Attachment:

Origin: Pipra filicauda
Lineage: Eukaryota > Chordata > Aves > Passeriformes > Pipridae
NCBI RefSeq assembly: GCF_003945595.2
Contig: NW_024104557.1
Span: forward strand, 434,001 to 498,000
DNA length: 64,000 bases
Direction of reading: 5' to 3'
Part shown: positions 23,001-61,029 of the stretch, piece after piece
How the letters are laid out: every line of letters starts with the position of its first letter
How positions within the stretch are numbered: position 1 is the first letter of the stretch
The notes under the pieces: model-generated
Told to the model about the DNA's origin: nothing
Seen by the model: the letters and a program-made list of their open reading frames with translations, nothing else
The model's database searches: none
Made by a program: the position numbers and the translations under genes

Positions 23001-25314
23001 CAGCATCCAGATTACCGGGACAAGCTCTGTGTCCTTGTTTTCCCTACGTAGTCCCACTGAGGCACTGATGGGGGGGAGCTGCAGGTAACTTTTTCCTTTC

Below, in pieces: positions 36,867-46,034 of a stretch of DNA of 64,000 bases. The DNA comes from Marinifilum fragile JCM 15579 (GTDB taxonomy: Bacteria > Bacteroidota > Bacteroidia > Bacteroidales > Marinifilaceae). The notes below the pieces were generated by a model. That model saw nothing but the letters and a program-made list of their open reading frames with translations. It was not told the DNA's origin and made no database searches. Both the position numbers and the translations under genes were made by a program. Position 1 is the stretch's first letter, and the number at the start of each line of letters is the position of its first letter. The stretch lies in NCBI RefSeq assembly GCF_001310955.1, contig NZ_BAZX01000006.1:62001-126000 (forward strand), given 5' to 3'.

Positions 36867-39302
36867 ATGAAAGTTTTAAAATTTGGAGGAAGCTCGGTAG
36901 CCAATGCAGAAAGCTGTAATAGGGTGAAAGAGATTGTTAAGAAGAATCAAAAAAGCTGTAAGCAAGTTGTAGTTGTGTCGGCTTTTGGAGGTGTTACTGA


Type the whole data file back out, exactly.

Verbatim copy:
Origin: Pipra filicauda
Lineage: Eukaryota > Chordata > Aves > Passeriformes > Pipridae
NCBI RefSeq assembly: GCF_003945595.2
Contig: NW_024104557.1
Span: forward strand, 434,001 to 498,000
DNA length: 64,000 bases
Direction of reading: 5' to 3'
Part shown: positions 23,001-61,029 of the stretch, piece after piece
How the letters are laid out: every line of letters starts with the position of its first letter
How positions within the stretch are numbered: position 1 is the first letter of the stretch
The notes under the pieces: model-generated
Told to the model about the DNA's origin: nothing
Seen by the model: the letters and a program-made list of their open reading frames with translations, nothing else
The model's database searches: none
Made by a program: the position numbers and the translations under genes

Positions 23001-25314
23001 CAGCATCCAGATTACCGGGACAAGCTCTGTGTCCTTGTTTTCCCTACGTAGTCCCACTGAGGCACTGATGGGGGGGAGCTGCAGGTAACTTTTTCCTTTC

Below, in pieces: positions 36,867-46,034 of a stretch of DNA of 64,000 bases. The DNA comes from Marinifilum fragile JCM 15579 (GTDB taxonomy: Bacteria > Bacteroidota > Bacteroidia > Bacteroidales > Marinifilaceae). The notes below the pieces were generated by a model. That model saw nothing but the letters and a program-made list of their open reading frames with translations. It was not told the DNA's origin and made no database searches. Both the position numbers and the translations under genes were made by a program. Position 1 is the stretch's first letter, and the number at the start of each line of letters is the position of its first letter. The stretch lies in NCBI RefSeq assembly GCF_001310955.1, contig NZ_BAZX01000006.1:62001-126000 (forward strand), given 5' to 3'.

Positions 36867-39302
36867 ATGAAAGTTTTAAAATTTGGAGGAAGCTCGGTAG
36901 CCAATGCAGAAAGCTGTAATAGGGTGAAAGAGATTGTTAAGAAGAATCAAAAAAGCTGTAAGCAAGTTGTAGTTGTGTCGGCTTTTGGAGGTGTTACTGA